The Baltimore Sun

Founded as a neighborhood for city commuters in the 1850s, Mount Washington offers a slower-paced suburban lifestyle in proximity to downtown Baltimore.

"We're one of the first suburbs ever created, and we're still as convenient to downtown ... as when they first envisioned this community 150 years ago," said Mac Nachlas, president of the Mount Washington Improvement Association.

Although Mount Washington straddles the Baltimore City and Baltimore County line and includes more than one ZIP code, a large portion of it is tucked nicely between the Pimlico Racetrack and Interstate 83, in an architecturally diverse area.

"There are streets in Mount Washington where you can find a house built 100 years ago, 50 years ago and 5 years ago -- and they're all on the same block," Nachlas said.

In addition to a variety of housing options, the community also has a woodsy feel, proximity to public transportation and a mix of professional and non-professional residents.

"It's a large community," Nachlas said. "We have an annual picnic and a 4th of July parade and annual holiday tree lighting."

Housing stock --Realtors in the area say Mount Washington's hodgepodge of architectural styles and various house and property sizes contribute to wide-ranging real estate prices.

"It's almost impossible to give a range," says Brendan Cooke of RE/MAX Firehouse Realty. "The price will really depend on the style of the home. If it's a condominium, that's another story."

Heather Powell of Long & Foster Realtors of Roland Park agrees.

"In that area, everything is different, even on the same street," she says. "Even for older homes, size of the home isn't necessarily the issue, it's the size and location of the property that the house is sitting on."

Rentals --A variety of rentals are available, including apartments, condos and some single-family houses. Myrna Siegel of Brooks Management Company, an agency specializing in Baltimore house and condominium rentals, estimates that a standard two-bedroom apartment rents for $850 to $1,100 per month.

Crime --Officer John Walter of the Baltimore City Police Northern District Community Relations Unit says most crimes occur in the vicinity of Mount Washington Village and shopping areas. "Property crimes, car break-ins and theft is most common in that area," says Walter. "Violent crime isn't as prevalent."

Kids and schools --The Baltimore City portion of Mount Washington is served by Mount Washington Elementary. From there, students feed into Roland Park Middle. Despite complaints of over-capacity by parents in the community, each school has scored above state proficiency levels for reading and mathematics for the Maryland State Assessments.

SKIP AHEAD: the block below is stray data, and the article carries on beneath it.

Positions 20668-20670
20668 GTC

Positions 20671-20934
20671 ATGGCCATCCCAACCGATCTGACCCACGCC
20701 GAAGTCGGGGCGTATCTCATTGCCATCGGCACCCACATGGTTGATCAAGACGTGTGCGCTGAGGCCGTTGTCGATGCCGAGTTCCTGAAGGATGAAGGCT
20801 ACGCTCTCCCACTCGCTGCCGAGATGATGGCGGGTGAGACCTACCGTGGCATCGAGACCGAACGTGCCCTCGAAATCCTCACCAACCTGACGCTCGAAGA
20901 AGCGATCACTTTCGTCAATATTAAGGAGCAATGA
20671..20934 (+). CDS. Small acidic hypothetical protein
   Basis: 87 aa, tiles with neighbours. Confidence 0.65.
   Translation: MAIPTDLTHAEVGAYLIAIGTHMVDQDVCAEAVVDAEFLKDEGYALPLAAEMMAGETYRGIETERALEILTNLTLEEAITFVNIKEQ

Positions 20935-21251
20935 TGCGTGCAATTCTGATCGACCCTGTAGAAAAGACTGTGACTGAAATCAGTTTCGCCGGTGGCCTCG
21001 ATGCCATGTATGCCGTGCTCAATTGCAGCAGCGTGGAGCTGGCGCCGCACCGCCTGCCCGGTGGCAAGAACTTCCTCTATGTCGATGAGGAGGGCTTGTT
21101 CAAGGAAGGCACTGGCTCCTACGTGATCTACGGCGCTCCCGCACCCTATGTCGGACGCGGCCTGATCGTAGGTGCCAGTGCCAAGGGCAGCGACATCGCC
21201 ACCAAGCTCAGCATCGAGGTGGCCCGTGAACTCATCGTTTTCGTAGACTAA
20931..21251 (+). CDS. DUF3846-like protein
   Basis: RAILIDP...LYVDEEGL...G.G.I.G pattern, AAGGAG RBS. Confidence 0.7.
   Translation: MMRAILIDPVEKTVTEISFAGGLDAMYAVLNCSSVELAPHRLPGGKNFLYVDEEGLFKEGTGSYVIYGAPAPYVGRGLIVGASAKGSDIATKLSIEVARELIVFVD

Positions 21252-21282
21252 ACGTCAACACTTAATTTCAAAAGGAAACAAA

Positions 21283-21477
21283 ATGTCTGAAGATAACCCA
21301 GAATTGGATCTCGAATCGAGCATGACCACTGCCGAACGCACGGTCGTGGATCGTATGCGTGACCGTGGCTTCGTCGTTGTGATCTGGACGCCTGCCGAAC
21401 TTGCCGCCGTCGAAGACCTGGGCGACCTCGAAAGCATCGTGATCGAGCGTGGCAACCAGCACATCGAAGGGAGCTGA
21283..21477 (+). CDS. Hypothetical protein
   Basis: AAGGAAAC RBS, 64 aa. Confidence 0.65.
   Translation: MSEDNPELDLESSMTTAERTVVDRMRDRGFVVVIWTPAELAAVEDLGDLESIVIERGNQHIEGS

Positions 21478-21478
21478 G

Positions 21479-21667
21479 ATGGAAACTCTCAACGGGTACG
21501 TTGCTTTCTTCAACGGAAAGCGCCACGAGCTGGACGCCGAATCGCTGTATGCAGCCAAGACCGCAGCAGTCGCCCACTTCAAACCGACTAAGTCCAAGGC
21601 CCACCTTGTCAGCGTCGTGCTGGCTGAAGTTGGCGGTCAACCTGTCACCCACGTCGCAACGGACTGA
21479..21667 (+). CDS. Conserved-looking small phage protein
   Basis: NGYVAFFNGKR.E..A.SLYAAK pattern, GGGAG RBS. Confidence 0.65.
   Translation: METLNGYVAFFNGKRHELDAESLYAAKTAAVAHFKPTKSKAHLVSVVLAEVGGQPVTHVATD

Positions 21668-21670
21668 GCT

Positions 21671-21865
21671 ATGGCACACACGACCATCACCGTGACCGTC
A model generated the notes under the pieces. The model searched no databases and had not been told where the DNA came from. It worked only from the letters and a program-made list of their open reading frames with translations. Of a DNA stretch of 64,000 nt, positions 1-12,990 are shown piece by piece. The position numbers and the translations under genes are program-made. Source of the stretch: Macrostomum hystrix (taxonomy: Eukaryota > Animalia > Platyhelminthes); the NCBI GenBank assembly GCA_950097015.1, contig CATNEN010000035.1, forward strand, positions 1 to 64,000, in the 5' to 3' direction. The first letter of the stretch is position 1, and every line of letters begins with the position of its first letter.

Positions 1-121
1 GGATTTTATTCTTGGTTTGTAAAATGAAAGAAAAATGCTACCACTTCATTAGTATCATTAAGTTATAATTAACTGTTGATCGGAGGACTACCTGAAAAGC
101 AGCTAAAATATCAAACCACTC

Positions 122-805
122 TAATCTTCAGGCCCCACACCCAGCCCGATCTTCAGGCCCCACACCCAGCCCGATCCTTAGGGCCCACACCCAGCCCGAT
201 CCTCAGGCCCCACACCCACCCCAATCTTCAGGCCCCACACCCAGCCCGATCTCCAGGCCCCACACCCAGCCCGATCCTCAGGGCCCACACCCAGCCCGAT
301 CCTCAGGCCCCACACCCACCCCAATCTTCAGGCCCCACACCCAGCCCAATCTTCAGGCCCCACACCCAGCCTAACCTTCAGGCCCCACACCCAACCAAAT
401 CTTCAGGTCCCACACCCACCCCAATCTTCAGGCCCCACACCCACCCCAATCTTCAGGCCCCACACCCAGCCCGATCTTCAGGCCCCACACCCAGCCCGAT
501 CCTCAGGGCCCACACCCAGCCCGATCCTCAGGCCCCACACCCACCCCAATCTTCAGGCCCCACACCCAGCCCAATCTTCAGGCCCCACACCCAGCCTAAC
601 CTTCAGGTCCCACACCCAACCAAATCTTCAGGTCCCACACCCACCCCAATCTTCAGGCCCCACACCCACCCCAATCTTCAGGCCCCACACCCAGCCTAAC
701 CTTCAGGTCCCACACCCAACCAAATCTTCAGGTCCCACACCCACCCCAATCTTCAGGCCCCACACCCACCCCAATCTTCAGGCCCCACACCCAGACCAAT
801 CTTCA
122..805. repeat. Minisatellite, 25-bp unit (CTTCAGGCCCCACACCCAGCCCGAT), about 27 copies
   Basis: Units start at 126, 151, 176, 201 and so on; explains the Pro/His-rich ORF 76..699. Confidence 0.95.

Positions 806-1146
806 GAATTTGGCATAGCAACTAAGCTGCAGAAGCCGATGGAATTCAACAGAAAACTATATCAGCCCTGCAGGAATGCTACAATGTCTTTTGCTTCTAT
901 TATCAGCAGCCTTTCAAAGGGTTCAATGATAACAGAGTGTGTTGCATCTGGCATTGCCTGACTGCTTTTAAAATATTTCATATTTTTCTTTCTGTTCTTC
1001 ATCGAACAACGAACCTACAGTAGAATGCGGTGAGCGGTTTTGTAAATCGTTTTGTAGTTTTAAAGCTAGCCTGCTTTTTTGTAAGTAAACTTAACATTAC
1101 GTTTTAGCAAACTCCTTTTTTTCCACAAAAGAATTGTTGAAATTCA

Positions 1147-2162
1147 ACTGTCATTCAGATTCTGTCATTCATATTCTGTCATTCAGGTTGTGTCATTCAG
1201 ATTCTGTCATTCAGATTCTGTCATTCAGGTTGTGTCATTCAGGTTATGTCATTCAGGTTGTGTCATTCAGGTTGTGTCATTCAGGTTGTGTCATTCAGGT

High school students attend Western High, Baltimore Polytechnic Institute and City College. Nearby private schools in Roland Park also attract students.

Shopping --Mount Washington Village offers a variety of destination and specialty shops that cater to trends in clothing, consignments and furniture, including a pottery shop and wine merchant adjacent to Mount Washington Mill. The Village of Cross Keys is also a short drive away.

Transportation --Although most residents and visitors travel by car because of plentiful public parking, Mount Washington is accessible by bus, Metro and the light rail.

Recreation --Luckman Park, which is soon to be upgraded, provides playgrounds, tennis courts and walking paths. Playing fields are also nearby at Northwest Park, a new city-owned park. The neighborhood also has an active soccer league for kids.

The Mount Washington Swim Club and the Meadowbrook Aquatic and Fitness Club are two options for swimming, while the Northwest Ice Rink offers ice skating year-round.

The Cylburn Arboretum, a 207-acre urban park, offers walking trails, areas for picnicking and educational walking tours.

Dining in --The Whole Foods Market in Mt. Washington Mill is the closest grocery store.

Dining out --Despite having only a handful of restaurants, Mount Washington offers a diverse selection of food. Visitors and residents can enjoy upscale American fare, Cajun and Creole, authentic French, Japanese and sushi, Mediterranean or even a simple pizza or submarine sandwich.

Nightlife --With the exception of the Mount Washington Tavern, which is a popular happy hour spot for residents, the neighborhood is fairly quiet in the evenings. However, it is only a short drive to bars and clubs in downtown Baltimore.


ZIP code

-- 21209

Homes on the market

-- 46

Average sale price

-- $306,927

Average days on the market

-- 120 * Information based on sales during the past 90 days, compiled by Brendan Cooke of RE/MAX Firehouse Realty and Metropolitan Regional Information Systems Inc.

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